Terrain Modeling and Visualization
The CCC has several geologic projects underway including one to study the relationship of surface karst in the Carroll Cave area to the cave itself. There are several different tools and data sets available for analysis. Terrain modeling and visualization techniques help us understand and “see” the surface topography. One goal is to map and characterize the sinks and enlarged joint systems thereby better understanding the relationship of surface drainage to subsurface drainage (Carroll Cave).
The following are static (stationary) displays, which show the topography around Carroll.
The following is a color topo map from the Montreal 7.5 minute quad that has been color-coded: “hot” colors indicate higher topography while “cool” colors indicate lower elevation.
As a first pass of the detailed surface geology, I have color coded the elevation contours to reflect potential geologic contacts:
(1) Alluvium- Lower Color Range Green and Blue
(2) Lower Gasconade- Lower Color Range Yellow ,Orange, and Red
(3) Upper Gasconade- Upper Color Range Green and White
(4) Lower Roubidoux- Brown
(5) Upper Roubidoux- Upper Color Range Yellow, Orange, and Red
The static displays are powerful to help delineate sinkholes and fracture patterns.
Old Sinkhole Dig
The old sinkhole dig doesn’t show up well on the digital topo, conventional topo maps, or on the aerial photo because it had been filled with trash at the times the maps were made.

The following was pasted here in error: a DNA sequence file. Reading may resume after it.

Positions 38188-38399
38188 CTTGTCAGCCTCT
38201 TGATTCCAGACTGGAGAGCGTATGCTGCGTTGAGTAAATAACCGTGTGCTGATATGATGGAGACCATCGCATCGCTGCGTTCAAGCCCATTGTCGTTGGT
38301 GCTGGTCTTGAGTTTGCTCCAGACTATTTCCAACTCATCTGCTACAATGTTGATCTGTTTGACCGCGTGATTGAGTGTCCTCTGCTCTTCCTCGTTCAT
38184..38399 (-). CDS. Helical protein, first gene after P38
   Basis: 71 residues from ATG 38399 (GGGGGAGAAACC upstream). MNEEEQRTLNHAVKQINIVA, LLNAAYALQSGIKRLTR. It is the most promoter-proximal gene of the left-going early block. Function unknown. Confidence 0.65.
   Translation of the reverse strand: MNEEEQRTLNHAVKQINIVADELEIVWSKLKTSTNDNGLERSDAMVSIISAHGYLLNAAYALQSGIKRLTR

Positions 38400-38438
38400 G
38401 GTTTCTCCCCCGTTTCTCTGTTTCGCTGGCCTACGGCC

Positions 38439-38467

Old Sinkhole Dig
If you can get some old red-blue “3-d” glasses (like the kind you used to watch the old monster movies) this display will “pop” out of the screen: a true 3-d image.
Different colors, vantage points, and rotations will highlight different map details.
Model One (download Model 1 – AVI)
Static terrain models can be animated and then “filmed” to create a dynamic, moving display of the terrain. The following video is an animation of a terrain model created of the Carroll Cave area. The “flight path” is marked in red: we “fly” across the cave entrance on the east side of Mill Creek northwest to T-Junction and then west to the Old Sinkhole Dig.
The first frame looks to the northwest across Mill Creek across from the natural cave entrance. Note the color scale change. The Alluvium of Mill Creek is purple-blue, the Lower Gasconade is brown, the Upper Gasconade is yellow, and the Roubidoux is green and red.
About a 1/3 through the video, you can see several sinkholes that standout on the
dynamic model, that aren’t apparent on the regular topo map. The T- Junction is where the “flight plan” bends to go west towards the old sinkhole dig.
The video terminates just east of the old sinkhole dig. It wasn’t until looking at the dynamic display that I noted what looks like a major joint or a fault that would be running north-south close to the west end of the cave near the collapse termination of Upper Thunder River (about 1500’ east of old dig).
Model 2 (download Model 2 AVI)
This “flight” is from the mouth of Traw Hollow to the Old Dig to a sinkhole “swarm” south of Montreal. You can see several large sinkholes along the path and at the end of the run.
If you have any questions about the geology sections, or would like to see some additional geology on the web, please contact Rick Hines, Marty Griffin, Bill Copeland or Morris Hall at